Another long drive (6 hours) to cover a relatively short distance (238 kms).
The roads aren’t too bad aside from the standard pot holes, but they are winding, very winding, through hilly and semi- mountainous terrain. The going isn’t bad until you come up behind a truck or one of the many overcrowded, smoke spewing passenger vans (taxi-brousses) that ply the entire country. Then you have to wait and wait until there is a short straight section in the road. And then you go for it!
You really do go for it because (a) there probably will be another vehicle approaching the curve ahead of you and (b) there is hopefully a patch of road that doesn’t have a tire destroying pot hole right in the passing lane.
The scenery as mentioned is hilly and mountainous with small villages scattered throughout. The mode of transportaion in many of the village is by pousse-pousse, essentialy a rickshaw with young men running barefoot up and down the pot holed streets barely breaking a sweat.
We have read that upwards to 90% of the original forests that covered Madagascar not that long ago have been destroyed and the only forest remaining are in the national parks. To add to this dilemma, one Asian country in particular are here raping, through illegal logging by the locals, the remaining Rosewood trees.
They’ve removed them all from SE Asia and now they are here doing the same. I won’t go into this but suffice it to say, as in all of the other African, South Asian and Asian countries we have visited, let’s just say there is a country involved that is not well liked, at all by many.
The view from our bungalow
Ranomafana National Park is 41,600 hectares of tropical rainforest and was established in 1991 after the discovery of the very rare Bamboo Lemur. It is a World Heritage Site and is part of the Rainforests of Ansinanana and is an excellent example of the cloud forests with very high diversity that once flourished in the area.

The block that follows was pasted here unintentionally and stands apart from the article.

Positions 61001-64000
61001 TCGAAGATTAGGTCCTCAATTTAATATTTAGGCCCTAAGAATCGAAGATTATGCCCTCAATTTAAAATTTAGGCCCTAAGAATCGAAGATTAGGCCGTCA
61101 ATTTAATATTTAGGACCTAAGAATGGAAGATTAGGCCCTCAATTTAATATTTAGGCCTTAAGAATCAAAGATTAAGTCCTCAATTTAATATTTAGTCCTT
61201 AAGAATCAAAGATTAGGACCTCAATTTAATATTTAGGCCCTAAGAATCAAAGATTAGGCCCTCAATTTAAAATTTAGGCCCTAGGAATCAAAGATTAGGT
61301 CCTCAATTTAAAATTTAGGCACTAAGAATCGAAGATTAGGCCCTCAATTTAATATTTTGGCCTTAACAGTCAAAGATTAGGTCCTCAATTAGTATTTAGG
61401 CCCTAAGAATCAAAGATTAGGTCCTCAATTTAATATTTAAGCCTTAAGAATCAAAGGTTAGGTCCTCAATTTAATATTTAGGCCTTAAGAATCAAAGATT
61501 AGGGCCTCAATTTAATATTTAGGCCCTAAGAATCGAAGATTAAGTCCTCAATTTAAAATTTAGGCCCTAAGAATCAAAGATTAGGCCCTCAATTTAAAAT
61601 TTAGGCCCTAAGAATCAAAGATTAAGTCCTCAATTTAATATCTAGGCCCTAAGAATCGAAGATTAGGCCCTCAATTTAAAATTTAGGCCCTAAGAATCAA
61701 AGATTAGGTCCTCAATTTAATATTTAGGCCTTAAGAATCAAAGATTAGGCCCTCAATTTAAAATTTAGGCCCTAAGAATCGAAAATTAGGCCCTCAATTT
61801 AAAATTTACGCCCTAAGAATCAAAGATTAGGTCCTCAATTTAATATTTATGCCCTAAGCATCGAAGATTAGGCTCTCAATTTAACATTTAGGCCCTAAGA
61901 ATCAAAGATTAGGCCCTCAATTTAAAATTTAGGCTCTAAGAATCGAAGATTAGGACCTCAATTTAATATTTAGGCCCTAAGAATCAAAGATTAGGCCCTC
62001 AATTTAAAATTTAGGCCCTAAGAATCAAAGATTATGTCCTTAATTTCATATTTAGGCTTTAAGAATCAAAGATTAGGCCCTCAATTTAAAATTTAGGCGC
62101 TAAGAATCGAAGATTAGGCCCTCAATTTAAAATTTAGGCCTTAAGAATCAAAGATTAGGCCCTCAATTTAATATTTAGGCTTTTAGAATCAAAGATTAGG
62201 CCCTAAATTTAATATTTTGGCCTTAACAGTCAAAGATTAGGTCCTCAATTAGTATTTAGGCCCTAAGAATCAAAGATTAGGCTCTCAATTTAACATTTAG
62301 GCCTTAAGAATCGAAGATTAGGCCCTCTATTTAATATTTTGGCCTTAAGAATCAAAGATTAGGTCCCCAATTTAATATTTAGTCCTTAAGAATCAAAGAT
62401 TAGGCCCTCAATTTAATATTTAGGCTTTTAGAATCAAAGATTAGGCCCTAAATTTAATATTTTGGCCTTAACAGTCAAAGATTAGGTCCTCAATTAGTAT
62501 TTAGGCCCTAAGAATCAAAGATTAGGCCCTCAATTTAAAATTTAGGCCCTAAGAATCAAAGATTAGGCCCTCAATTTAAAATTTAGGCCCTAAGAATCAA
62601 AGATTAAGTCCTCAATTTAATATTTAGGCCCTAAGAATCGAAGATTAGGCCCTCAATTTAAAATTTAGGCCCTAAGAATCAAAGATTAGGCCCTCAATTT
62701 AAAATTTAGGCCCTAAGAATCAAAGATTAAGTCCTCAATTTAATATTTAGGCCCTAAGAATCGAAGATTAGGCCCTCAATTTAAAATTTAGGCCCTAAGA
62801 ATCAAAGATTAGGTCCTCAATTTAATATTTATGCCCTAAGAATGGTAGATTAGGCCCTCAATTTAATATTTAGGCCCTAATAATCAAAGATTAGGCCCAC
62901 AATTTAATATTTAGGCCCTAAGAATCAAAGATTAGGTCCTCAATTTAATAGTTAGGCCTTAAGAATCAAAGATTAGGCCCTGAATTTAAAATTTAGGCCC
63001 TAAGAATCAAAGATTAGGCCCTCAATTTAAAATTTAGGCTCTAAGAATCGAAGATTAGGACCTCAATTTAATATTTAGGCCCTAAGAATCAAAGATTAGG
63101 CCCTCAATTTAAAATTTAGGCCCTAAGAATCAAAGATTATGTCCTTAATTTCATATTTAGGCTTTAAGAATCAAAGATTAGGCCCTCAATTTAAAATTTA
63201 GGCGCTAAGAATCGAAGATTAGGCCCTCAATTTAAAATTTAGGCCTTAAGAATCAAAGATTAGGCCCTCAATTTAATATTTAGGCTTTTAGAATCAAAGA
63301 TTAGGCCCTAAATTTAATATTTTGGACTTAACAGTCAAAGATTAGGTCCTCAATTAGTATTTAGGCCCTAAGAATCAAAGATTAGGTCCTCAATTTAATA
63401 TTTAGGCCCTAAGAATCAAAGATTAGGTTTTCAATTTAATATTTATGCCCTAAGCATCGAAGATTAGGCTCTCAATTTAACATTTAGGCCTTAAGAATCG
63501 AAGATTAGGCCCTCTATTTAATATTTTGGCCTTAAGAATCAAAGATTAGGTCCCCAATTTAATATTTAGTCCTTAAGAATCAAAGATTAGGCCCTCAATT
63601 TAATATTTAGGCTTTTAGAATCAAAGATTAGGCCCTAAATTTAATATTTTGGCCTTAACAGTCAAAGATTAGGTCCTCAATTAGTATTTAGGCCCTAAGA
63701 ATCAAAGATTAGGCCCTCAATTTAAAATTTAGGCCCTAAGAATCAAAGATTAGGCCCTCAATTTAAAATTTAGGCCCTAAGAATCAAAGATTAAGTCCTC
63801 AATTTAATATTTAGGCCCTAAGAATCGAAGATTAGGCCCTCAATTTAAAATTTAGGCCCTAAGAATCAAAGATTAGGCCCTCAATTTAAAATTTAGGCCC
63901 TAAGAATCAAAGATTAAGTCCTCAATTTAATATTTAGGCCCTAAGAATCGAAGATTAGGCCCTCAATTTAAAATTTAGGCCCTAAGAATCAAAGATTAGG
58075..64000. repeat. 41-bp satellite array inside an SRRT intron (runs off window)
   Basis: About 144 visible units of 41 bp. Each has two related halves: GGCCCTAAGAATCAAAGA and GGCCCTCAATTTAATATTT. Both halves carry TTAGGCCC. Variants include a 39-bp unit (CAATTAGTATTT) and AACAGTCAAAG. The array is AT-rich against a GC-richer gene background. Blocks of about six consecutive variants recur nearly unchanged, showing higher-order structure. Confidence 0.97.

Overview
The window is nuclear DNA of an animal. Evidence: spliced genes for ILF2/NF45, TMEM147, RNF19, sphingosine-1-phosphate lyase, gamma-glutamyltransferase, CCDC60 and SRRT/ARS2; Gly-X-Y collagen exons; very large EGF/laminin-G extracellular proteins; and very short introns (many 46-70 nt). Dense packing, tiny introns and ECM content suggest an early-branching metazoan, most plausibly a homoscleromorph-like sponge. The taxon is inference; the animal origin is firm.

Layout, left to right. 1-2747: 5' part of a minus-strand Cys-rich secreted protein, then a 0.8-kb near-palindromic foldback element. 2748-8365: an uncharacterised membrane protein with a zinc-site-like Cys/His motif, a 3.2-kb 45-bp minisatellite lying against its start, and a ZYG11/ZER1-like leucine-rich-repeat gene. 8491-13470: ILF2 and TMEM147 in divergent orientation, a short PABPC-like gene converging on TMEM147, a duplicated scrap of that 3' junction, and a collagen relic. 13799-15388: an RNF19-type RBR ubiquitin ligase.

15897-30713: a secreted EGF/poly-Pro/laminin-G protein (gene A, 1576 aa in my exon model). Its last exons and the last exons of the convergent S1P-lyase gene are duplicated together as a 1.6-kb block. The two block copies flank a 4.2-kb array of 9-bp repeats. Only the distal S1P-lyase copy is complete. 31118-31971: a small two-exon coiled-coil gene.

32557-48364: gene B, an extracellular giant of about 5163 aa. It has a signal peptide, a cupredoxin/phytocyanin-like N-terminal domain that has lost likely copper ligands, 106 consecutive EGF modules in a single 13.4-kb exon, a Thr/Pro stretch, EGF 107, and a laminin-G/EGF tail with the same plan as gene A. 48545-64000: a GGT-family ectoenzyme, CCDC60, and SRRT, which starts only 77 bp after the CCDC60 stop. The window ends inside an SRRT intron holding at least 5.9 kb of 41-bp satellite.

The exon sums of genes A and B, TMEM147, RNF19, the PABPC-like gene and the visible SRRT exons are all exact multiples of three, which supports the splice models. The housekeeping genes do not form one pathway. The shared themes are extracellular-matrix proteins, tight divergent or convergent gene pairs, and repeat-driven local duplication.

After a breakfast of bread, yogurt and bread with jam, oh and a small glass of juice and some lukewarm coffee (a very typical Malagasy breakfast), we met our guide and walked uphill along the road for 1 km to reach the entrance to the start of several hiking routes through the forest.
Exhausted after the inclined walk, just kidding but I did feel a little winded because hey, we’ve been driving and essentially sitting on our butts for the past two months, we proceeded into the entrance of the rainforest, straight up!
The sky was cloudy, heavy cloudy and after only a short heart attack inducing climb of about 10,000 feet it started to rain. It felt like 10,000 feet but was probably only about 300 feet. Our knees were feeling good, the mud and clay and tree roots were getting wet and slippery and we were on our way deep into the heart of one of the last remaining rainforests in Madagascar. We took the “easy” 4 hour trek. As I write this from my hospital recovery bed I can tell you here and now that it wasn’t that easy. Maybe for a 20 year old but…
We did “see” the highly endangered Golden Bamboo Lemur but unfortunately high in the forest canopy. We also caught site of the Greater Bamboo Lemur, the Paradise flycatcher and then were treated to about six or seven Common Brown Lemurs just outside our lodge after the hike. A nice finish to a good day.